The power of language


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Last week I completed the MHFA England course and I’m now a certified mental health first aider.

I took part in the course because I coach and mentor individuals and I run workshops on mental resilience. All of this has links to mental health and I wanted to be equipped to help.

I have learnt a lot. Over four days we explored the definitions of mental health, and what the reality is around depression, anxiety, psychosis, eating disorders, suicide, self-harm and more.

There are a few things that stand out for me that I will be taking forward and changing after the week and I know for many of us on the course it has been a week of reflection for us individually as well.

There are some things that need to be clear though. Being a mental health first aider does not mean I am qualified as a counsellor or a medical professional and it is not my job to diagnose someone. This is an important distinction to make and one that can often be blurred and a misconception.

The ALGEE model

Just like physical first aid there is a model to follow and for mental health first aid it is ALGEE:

  • Approach, assist, assess
  • Listen and communicate non-judgementally
  • Give support and information
  • Encourage professional help
  • Encourage other help.

This model is applied to the different areas of mental illness and is the foundation of the course. The importance in the first two should not be underestimated, although the model is not linear.

The importance of language

The biggest lightbulb moment for me was the mental health continuum. There were several terms covered during this part of the course; specifically mental health and mental illness. What this taught me was that we use mental health as such a generic term that is has been misinterpreted.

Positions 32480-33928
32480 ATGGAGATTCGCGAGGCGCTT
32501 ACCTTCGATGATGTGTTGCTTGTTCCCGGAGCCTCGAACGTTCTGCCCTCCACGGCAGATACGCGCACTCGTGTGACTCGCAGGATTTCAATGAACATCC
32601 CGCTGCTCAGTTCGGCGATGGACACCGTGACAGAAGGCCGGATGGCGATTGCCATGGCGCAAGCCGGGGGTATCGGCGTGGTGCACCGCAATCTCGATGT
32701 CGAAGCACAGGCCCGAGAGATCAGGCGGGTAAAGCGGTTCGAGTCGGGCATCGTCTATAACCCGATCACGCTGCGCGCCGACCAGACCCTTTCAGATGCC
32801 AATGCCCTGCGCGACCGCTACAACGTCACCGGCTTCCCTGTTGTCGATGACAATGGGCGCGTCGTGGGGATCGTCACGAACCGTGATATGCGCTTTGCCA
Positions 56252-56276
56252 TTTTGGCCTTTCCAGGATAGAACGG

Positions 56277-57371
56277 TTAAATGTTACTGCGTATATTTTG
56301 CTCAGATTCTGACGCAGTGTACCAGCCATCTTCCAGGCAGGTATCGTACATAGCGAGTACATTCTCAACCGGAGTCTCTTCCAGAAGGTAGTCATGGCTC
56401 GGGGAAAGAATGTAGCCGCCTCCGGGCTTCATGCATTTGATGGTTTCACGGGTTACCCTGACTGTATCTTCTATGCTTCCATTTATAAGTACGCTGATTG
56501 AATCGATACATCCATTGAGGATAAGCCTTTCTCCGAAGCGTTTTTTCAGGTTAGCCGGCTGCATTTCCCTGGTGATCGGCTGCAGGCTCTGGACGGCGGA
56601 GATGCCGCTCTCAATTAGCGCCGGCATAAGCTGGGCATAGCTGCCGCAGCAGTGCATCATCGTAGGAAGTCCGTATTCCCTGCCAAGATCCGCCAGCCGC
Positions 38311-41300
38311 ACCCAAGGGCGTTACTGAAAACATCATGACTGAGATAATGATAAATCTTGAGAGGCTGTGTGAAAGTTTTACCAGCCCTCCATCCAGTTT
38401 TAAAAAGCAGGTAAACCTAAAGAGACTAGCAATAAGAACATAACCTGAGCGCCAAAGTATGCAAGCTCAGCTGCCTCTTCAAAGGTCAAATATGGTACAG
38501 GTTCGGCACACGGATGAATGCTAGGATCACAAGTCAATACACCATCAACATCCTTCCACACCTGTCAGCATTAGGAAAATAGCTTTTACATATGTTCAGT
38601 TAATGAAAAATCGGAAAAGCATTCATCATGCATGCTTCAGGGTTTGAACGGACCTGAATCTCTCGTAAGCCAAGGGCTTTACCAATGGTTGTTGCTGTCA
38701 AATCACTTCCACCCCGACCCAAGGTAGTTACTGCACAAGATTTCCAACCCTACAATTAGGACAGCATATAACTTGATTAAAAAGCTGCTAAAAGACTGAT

Our mental health, like our physical health goes up and down. We can have really positive mental health while still experiencing a mental illness. They are different.

You might notice I used the word ‘experiencing’ in that sentence. That’s because using words like suffer is judgemental. Unless the person has said they are suffering, we cannot assume.

Language played an important role over the four days and I have already shared this video on both Facebook and Twitter this week. The animation that was shared on the course nicely demonstrates the points being made by Dr Brené Brown as she discusses the differences between sympathy and empathy.

These are the two things I said I would share with others as we reflected on the learning this week. We can all do a bit more to listen and communicate without judgement and we can all be mindful of our language as we address the stigma that is still very prevalent in society.

If you’re looking for resources to help in the workplace there are dedicated manuals on the MHFA website to help, especially for line managers.

If you want to explore how to build resilience to improve mental health, you can find out more about our mental resilience workshops for up to 15 people and we have a free download about building mentally resilient teams too.

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